And that would be that, except that (a) Samir is actually an undercover operative for the CIA, and (b) Samir and Omar become friends in prison, so when Omar breaks out, he takes Samir with him as a fellow believer and someone who knows how to handle demolitions. Meanwhile, the terrorist group to which Omar belongs starts bombing random targets like a beackfront in Spain, putting Clayton and Archer on their trail and, accordingly, Samir’s. Samir is forced to juggle time with his new friends with occasional meets with Carter (Jeff Daniels), his handler, and though Nachmanoff bumps up against some potentially powerful themes — e.g., how far should the U.S. go to stop terrorists, what’s the real human cost of the war on terror, etc. — Samir and Carter never get into it for long. Carter tells Samir to keep going; Samir is conflicted; they leave.
It’s during the generically focused but emotionally distant second act that Nachmanoff — with an inexplicable story credit from Steve Martin — reveals just how admirably dedicated he is to making a completely pedestrian movie. Not a single part of it feels new, or even real, from aesthetic details like the cluttered FBI offices with Bruckheimerian walls of reflective glass everywhere, to character details like Samir and Clayton’s lack of motivation, to structural problems like bad dialogue and repetitive music. When Samir confronts Carter about his doubts, he says, “We’ve got blood on our hands,” to which Carter responds (say it with me now), “This is a war. You do what it takes to win.” Then there’s the moment when Samir emerges from forced hiding to contact his girlfriend, only to tell her, “The truth is complicated.” Is it ever anything else? Nachmanoff’s characters don’t have any subtext because they’re too busy using it as dialogue, and they don’t have any motivation because they’re too busy running around and faking it. Passing mention is given to Samir’s and Clayton’s fathers, but not enough to even halfway cement their upbringing as something to embrace or overcome. Why do these men do what they do? I don’t even think Nachmanoff knows.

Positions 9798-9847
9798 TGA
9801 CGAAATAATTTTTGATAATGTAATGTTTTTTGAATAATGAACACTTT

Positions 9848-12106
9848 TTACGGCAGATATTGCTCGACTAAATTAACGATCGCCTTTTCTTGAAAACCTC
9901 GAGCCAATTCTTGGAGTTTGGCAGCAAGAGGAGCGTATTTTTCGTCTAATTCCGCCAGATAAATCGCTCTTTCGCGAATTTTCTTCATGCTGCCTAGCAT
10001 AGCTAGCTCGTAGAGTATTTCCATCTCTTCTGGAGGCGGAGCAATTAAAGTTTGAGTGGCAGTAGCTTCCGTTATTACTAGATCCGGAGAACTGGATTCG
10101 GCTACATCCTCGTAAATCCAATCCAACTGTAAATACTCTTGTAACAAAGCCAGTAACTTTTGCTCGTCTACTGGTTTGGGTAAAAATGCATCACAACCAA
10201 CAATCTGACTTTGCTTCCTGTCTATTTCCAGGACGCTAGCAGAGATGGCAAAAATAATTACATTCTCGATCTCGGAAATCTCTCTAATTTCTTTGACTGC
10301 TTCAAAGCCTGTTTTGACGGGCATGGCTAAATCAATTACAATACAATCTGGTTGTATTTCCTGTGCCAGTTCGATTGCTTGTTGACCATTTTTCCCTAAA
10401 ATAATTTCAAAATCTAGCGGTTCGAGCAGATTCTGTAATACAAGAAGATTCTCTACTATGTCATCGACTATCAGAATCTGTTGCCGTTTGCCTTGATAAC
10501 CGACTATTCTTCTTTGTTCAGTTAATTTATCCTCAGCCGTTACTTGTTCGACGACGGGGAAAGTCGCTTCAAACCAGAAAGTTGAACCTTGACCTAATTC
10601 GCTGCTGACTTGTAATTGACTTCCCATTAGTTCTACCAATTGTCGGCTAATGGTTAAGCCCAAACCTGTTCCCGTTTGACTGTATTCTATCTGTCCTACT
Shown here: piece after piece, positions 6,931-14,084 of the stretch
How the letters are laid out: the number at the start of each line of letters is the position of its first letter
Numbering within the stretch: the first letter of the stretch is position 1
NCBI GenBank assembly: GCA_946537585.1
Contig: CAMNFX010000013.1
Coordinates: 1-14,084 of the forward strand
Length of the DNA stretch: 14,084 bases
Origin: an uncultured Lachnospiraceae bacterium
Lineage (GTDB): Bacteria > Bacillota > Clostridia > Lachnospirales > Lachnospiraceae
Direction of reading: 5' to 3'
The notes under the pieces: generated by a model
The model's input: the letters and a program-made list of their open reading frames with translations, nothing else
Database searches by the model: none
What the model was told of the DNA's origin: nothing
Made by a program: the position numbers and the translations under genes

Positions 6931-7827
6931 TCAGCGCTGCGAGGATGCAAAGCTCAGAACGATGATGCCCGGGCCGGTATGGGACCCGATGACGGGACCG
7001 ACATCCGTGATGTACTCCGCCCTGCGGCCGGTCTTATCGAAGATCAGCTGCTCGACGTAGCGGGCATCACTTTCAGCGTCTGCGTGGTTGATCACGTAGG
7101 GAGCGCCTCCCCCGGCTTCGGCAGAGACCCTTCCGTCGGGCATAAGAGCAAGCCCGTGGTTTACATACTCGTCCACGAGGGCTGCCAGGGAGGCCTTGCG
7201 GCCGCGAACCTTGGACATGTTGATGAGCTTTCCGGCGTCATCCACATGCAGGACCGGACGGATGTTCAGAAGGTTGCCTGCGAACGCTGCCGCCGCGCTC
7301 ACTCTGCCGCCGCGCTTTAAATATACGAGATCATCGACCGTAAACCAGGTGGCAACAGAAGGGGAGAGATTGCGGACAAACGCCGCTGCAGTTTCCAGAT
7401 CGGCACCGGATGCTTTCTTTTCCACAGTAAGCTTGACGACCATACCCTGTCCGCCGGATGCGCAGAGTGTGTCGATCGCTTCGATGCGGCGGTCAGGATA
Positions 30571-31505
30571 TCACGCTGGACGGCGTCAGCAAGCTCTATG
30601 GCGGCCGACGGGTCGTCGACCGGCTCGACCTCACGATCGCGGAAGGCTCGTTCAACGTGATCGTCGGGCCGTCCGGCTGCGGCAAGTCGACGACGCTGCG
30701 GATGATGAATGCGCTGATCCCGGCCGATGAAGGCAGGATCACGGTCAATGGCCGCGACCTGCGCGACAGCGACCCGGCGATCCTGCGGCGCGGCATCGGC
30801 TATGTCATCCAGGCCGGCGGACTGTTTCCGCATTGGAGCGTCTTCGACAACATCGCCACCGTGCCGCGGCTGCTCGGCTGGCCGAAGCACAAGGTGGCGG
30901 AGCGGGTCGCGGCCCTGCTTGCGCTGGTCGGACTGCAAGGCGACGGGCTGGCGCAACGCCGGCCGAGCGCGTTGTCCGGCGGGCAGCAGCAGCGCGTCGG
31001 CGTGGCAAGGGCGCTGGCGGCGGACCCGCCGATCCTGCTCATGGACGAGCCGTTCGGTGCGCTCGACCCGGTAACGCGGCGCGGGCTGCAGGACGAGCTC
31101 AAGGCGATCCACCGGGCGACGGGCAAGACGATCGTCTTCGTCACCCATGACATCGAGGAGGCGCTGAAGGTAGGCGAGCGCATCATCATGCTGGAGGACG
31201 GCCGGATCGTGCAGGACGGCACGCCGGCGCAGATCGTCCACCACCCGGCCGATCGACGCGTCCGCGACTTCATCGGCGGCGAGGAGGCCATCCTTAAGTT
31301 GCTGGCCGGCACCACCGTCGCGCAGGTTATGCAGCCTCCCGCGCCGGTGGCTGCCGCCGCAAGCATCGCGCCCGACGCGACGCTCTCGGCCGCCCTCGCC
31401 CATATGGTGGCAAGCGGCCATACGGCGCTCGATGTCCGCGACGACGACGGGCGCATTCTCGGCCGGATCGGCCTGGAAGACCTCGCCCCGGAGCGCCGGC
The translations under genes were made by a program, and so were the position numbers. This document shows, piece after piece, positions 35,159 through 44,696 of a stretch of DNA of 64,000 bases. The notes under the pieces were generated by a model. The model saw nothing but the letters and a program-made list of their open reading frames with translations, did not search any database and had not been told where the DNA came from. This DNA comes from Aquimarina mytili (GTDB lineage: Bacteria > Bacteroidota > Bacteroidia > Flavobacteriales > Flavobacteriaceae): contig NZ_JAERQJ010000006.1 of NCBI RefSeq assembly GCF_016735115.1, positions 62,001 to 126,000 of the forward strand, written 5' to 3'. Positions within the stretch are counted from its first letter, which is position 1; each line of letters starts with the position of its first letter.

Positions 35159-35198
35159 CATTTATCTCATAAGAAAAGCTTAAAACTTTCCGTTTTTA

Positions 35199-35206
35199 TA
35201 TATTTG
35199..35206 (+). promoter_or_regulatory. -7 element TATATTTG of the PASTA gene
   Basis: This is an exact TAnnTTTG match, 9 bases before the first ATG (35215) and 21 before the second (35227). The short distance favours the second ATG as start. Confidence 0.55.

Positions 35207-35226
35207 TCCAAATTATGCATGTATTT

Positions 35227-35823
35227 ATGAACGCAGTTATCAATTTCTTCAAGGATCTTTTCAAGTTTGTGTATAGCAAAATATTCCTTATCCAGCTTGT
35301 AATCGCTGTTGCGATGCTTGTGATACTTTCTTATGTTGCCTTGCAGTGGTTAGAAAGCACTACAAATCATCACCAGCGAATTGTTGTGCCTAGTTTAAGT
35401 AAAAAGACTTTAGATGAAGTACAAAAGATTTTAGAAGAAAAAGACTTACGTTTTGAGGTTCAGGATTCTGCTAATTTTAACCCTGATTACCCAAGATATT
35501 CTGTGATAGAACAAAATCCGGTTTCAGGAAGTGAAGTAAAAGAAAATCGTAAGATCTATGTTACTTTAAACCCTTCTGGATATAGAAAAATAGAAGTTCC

Still, the movie is saved from outright failure because of Cheadle and Pearce. They are two of the strongest leading men of their generation, and they’ve got the confidence to slow play their characters, to do the most they can with what little they’ve been given in the script and make these men, or at least the manhunt, somehow relatable. Everyone else is mostly forgettable, including McDonough, who never seems quite at home in the role, and Daniels, who seems to have shot his scenes during his lunch break from something else. Yet it’s Taghmaoui who often winds up the most relatable simply because he’s the most recognizable. He’s a French-born actor who, among other things, co-wrote Mathieu Kassovitz’s La Haine, but the guy makes his money playing generic terrorist roles like this one. (He was also in Three Kings as the pissed-off Iraqi who tortured Mark Wahlberg.) He’s a talented actor, but because movies like this one are easy to churn out and show no sign of going away, he’ll probably stay employed for a while. As soon as I saw him on screen, I knew the movie was doomed.
Daniel Carlson is the managing editor of Pajiba and a low-level employee at a Hollywood industry magazine. You can visit his blog, Slowly Going Bald.